There are some letters to the editor in the Guardian about getting a test for Covid-19 in the UK and they sound more like episodes of Little Britain than a “world-beating” testing system. One person went to a drive-through testing facility and was given a testing kit and told to swab her tonsils herself. How can you possibly swab your own tonsils? When the person asked for help they told her there was no one trained on-site to assist. Another couple were treated like criminals for taking a photo of the carpark.
It amazes me that the only two testing options are drive-throughs, which force the need for a car, or a postal system which takes about a week to return the results. Why aren’t there drop-in testing stations in the centre of all cities? South Korea has telephone booth testing stations that people on foot can access to get a test done by a properly trained person.
Since the beginning, the government here has been advised by a group of science advisors called SAGE (Scientific Advisory Group for Emergencies). The government has received a lot of criticism of its handling of the pandemic and there have been requests for it to publish the scientific advice on which decisions are being made. Consequently, the minutes of SAGE meetings were recently published online for the world to read.
In a meeting of SAGE from 11th February when there were only 8 confirmed cases in the UK, they say, “It is not possible for the UK to accelerate diagnostic capability to include Covid-19 alongside regular flu testing in time for the onset of winter flu season 2020-21”. It seems they gave up on testing right at the outset. Then on the 18th February, they say, “Currently PHE (Public Health England) can cope with five new cases a week (requiring isolation of 800 contacts).” Again, no ambition whatsoever to try to increase tracing capacity.
I know it’s easy in hindsight to be critical and I realise you can never please everyone but when the country’s top scientific experts give up on testing and tracing so early on it’s hard not to lose a bit of faith in scientific experts. I am a little bit torn when I see scientists in other disciplines critical of SAGE on social media and on TV because this is exactly what happens to climate scientists when people in other disciplines think they know what they’re talking about. My criticism is not with the science though but with the lack of ambition and in many ways, I have the same criticism with climate science. Climate scientists make dire predictions but sometimes fail to translate this into action (there are some exceptions like James Hansen) when they choose to drive polluting cars, fly around the world, and eat meat. Perhaps I’m being unfair but to my mind, if you can see the house is on fire it’s not enough to send a memo with facts like, “Currently PHE can cope with five new cases a week”. This should have been supplemented with, “This needs to be increased to eventually manage 40,000 new cases per week, and here’s what we need to do to get there”.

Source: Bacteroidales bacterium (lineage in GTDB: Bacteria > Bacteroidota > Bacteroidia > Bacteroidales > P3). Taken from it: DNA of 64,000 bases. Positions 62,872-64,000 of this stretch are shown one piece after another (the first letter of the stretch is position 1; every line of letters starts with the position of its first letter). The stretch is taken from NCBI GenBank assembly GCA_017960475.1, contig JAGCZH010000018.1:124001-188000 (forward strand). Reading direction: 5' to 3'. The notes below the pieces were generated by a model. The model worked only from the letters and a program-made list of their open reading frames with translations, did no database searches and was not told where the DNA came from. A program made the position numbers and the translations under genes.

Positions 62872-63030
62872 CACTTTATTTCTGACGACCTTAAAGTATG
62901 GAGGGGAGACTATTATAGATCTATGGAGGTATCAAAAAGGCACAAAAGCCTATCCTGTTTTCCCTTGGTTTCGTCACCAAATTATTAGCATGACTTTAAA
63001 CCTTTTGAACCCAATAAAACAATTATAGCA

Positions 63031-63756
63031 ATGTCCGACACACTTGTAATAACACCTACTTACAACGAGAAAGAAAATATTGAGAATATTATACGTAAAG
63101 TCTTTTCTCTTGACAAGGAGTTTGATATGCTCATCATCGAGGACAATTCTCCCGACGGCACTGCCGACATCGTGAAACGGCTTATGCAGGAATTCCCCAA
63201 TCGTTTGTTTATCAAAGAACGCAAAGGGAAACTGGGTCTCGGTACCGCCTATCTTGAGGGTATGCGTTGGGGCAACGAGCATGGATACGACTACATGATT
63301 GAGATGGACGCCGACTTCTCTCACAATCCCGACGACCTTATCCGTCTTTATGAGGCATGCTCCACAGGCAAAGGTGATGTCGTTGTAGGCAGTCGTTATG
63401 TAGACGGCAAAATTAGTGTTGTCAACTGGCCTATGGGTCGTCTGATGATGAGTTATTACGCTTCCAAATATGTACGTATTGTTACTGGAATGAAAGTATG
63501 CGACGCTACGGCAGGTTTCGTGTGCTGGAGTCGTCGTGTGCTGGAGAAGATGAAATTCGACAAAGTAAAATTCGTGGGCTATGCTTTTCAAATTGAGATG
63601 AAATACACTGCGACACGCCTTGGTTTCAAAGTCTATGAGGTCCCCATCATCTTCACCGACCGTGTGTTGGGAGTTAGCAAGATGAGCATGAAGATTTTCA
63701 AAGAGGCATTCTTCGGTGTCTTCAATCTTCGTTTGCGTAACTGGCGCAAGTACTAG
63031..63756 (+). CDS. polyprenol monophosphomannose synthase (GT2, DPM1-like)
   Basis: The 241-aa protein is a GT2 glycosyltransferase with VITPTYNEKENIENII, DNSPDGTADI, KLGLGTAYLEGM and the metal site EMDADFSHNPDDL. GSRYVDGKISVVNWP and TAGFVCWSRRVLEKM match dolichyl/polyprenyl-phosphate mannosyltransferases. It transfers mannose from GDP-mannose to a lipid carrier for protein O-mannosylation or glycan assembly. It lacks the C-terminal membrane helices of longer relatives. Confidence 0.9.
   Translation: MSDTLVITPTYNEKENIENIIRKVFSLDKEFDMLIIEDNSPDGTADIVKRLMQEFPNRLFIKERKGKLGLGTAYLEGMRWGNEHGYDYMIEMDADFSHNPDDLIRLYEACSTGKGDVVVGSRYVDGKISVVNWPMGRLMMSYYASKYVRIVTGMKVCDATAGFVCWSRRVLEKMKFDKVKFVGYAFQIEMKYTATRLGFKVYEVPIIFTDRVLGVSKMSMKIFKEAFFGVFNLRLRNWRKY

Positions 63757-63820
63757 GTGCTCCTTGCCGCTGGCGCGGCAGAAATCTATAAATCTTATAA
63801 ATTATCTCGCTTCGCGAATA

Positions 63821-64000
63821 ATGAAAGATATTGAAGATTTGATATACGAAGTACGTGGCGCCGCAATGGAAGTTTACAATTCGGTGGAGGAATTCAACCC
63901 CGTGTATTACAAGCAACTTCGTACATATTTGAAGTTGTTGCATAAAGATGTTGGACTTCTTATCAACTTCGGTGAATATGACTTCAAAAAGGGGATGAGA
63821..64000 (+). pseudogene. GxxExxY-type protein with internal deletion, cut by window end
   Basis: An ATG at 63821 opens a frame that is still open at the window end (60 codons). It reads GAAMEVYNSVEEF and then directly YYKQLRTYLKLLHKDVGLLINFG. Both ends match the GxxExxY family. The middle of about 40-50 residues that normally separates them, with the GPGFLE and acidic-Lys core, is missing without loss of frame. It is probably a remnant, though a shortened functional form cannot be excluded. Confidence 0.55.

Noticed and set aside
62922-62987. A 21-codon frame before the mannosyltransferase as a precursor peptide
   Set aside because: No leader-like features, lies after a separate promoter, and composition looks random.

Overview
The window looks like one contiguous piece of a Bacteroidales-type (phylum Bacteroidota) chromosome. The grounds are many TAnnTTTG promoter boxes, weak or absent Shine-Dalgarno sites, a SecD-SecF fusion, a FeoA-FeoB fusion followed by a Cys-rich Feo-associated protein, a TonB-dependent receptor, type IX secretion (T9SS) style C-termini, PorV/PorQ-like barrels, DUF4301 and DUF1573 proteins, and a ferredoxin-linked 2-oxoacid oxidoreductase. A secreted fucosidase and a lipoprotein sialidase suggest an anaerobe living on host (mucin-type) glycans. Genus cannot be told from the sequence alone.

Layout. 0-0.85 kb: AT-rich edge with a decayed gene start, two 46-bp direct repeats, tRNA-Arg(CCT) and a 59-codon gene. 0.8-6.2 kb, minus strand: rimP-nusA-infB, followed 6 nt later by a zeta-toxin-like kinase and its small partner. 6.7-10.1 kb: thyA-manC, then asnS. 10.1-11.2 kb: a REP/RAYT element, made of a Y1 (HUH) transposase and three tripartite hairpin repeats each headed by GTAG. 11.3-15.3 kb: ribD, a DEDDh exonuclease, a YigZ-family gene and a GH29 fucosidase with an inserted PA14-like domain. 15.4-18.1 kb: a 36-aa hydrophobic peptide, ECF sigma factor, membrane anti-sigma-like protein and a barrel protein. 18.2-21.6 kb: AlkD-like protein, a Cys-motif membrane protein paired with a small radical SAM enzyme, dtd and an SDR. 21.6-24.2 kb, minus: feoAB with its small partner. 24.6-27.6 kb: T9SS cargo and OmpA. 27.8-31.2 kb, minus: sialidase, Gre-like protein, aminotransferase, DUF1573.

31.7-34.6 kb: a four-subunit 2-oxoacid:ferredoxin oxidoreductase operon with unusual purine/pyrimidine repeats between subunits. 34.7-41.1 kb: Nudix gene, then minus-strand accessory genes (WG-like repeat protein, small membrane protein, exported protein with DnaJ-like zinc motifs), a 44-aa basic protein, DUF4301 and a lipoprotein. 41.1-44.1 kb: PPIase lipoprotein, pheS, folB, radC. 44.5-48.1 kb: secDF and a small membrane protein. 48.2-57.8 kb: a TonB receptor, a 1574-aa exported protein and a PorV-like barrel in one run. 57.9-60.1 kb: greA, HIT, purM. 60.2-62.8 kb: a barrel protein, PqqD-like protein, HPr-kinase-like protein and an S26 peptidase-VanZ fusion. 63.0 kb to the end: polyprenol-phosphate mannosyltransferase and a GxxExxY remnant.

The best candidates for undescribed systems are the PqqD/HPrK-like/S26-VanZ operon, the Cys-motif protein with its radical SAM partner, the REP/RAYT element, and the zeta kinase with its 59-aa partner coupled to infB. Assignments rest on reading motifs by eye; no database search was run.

You could argue that it’s not the job of a scientist to advocate for policy change and that it shouldn’t be left to individual responsibility to solve a problem. I agree that governments need to do far more than they are. However, you can’t go on TV as an expert and explain how your research shows that a low-impact litre of cow’s milk uses almost twice as much land and creates almost double the emissions as soy milk but then answer yes, if, hypothetically speaking, the journalist asks you whether you still drink cow’s milk. Why should anyone take it seriously if you don’t? Governments will only do what the majority of the population wants them to do. Humans are like sheep which is why we have stock market crashes, food stockpiling, and bank runs. People will follow the flock even if it makes no sense to do so.
The government has only now just picked up the pace on testing and tracing due to international embarrassment at how far behind every other country in the world we are. But this has nothing to do with advice from scientific experts and more to do with peer pressure and following the flock.